7 important life skills you learned in the military and didn't even realize it
Service members learned a lot of valuable things in training, and even more when they got out to the fleet or their units.
But aside from all the stuff they read in books and manuals, the majority of what many troopers learned came from watching others, then doing it themselves.
There are also some pretty heady insights they might have picked up that may not have been in the training block.
1. Tuning out the tongue lashings
The second you enter the military, someone’s yelling at you to get their point across. After a while, the idea of someone screaming directly in your face wears thin and doesn’t seem to bother you anymore.
There’s only so many times you can be called a “dumba**” before the word becomes meaningless.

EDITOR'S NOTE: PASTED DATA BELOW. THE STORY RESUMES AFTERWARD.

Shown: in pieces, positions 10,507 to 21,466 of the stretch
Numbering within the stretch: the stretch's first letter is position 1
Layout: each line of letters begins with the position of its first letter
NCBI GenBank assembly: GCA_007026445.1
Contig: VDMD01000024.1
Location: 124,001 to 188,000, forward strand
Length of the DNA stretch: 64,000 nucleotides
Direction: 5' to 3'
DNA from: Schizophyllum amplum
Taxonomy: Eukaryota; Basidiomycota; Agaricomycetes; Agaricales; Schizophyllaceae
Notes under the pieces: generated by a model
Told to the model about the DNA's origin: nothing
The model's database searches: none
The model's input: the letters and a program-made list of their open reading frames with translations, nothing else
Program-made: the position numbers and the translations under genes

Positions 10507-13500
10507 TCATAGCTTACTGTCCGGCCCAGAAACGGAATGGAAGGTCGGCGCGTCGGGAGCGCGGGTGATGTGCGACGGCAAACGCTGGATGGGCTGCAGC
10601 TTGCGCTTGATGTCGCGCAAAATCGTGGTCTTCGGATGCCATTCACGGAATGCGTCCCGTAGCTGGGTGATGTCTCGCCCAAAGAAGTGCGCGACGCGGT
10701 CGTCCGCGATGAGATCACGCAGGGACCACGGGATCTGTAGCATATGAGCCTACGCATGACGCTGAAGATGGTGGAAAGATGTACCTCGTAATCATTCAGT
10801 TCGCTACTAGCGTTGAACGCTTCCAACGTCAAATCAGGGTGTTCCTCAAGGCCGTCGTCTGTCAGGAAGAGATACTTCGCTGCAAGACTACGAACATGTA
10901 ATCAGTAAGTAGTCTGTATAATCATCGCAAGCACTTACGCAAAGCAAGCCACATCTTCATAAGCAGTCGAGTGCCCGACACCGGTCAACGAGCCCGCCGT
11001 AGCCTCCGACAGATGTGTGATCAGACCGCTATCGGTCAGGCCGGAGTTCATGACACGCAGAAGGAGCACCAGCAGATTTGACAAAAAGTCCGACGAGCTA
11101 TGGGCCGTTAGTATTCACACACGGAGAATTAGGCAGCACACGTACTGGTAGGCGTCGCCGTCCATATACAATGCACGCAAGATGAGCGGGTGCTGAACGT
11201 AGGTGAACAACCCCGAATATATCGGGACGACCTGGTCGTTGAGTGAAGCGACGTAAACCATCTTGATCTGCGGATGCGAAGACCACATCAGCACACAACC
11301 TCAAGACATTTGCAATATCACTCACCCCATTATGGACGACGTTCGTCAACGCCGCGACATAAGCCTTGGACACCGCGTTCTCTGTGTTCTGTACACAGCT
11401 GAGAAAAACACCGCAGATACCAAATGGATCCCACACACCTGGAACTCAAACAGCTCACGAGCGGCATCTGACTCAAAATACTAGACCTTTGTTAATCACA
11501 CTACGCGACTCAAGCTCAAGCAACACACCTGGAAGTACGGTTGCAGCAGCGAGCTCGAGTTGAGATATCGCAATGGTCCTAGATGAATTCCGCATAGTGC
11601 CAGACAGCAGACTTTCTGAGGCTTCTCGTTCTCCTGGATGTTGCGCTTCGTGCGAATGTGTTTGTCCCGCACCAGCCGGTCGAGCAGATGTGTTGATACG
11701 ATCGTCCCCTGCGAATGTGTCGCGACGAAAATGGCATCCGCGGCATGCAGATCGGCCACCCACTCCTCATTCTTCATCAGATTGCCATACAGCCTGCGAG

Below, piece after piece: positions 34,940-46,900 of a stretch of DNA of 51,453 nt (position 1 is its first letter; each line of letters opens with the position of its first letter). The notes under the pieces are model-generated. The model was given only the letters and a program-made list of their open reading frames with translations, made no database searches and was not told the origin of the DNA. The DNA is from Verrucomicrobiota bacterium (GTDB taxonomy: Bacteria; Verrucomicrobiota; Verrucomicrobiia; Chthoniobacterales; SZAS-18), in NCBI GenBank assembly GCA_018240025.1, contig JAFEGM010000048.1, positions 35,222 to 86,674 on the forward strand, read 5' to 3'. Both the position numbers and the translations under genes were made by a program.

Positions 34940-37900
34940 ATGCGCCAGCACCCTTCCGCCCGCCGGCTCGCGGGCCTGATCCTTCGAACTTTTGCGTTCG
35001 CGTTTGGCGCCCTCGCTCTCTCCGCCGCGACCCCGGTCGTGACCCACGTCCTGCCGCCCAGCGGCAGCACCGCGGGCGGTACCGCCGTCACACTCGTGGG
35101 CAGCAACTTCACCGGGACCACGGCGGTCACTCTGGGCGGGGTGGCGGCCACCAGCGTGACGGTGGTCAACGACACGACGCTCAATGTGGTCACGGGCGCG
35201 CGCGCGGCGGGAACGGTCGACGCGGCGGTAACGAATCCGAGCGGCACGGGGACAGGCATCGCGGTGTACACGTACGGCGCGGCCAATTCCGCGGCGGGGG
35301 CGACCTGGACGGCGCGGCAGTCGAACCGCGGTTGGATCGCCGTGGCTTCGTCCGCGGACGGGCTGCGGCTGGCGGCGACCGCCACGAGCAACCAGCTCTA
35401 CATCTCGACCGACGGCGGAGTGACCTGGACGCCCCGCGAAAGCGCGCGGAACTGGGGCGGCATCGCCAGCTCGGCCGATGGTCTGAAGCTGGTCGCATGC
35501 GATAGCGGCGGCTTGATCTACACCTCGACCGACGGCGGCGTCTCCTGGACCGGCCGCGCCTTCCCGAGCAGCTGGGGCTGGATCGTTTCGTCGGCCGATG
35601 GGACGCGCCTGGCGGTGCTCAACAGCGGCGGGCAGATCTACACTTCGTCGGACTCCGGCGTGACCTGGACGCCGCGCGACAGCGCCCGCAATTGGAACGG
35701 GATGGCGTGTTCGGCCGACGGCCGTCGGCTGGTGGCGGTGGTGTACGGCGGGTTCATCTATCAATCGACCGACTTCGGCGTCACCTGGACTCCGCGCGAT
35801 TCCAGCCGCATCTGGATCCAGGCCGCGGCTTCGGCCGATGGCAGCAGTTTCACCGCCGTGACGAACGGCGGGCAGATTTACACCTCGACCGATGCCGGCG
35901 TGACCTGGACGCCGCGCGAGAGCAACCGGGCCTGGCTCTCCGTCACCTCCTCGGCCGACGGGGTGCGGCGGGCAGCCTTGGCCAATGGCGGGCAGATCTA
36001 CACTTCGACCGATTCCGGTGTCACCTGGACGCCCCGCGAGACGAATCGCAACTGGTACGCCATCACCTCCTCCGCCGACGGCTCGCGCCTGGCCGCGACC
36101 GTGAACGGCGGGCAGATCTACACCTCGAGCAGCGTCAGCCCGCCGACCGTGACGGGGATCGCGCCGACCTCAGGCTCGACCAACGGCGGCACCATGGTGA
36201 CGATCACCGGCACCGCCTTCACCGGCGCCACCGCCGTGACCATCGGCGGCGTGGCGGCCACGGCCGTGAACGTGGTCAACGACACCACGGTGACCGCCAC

2. Becoming a psychic
We don’t mean you can predict the next lottery numbers and become super rich. We’re talking about the experience you gain working in the diverse world that is the military. Seeing conflict before it even starts and avoiding it means you’ve gained a superior sense of “situational awareness.”
3. X-Ray vision
Putting up with your chain of command’s constant bullsh*t helps you eventually see through other people’s intentions when they try to dish out their bullsh*t.
4. Spotting loopholes
There are many different ways to get things done efficiently in the military, and then there’s the hard way. Just because you get denied something you want the first time, that doesn’t mean you can’t try finding a loophole to get that “yes” you’re searching for.
5. Sleeping anywhere
If you can sleep outside in a wet and cold war zone, you can do it anywhere under any condition.
6. Packing a suitcase like a boss
When you deploy, you’re only allowed to take only a certain amount of stuff with you because it’s not like you have tons of storage in a hooch or a berth.
7. Mapping out an escape
Many combat vets like to know exactly where they’re going, that way they know how to out to get the hell of Dodge quickly if something pops off — even if it’s out to dinner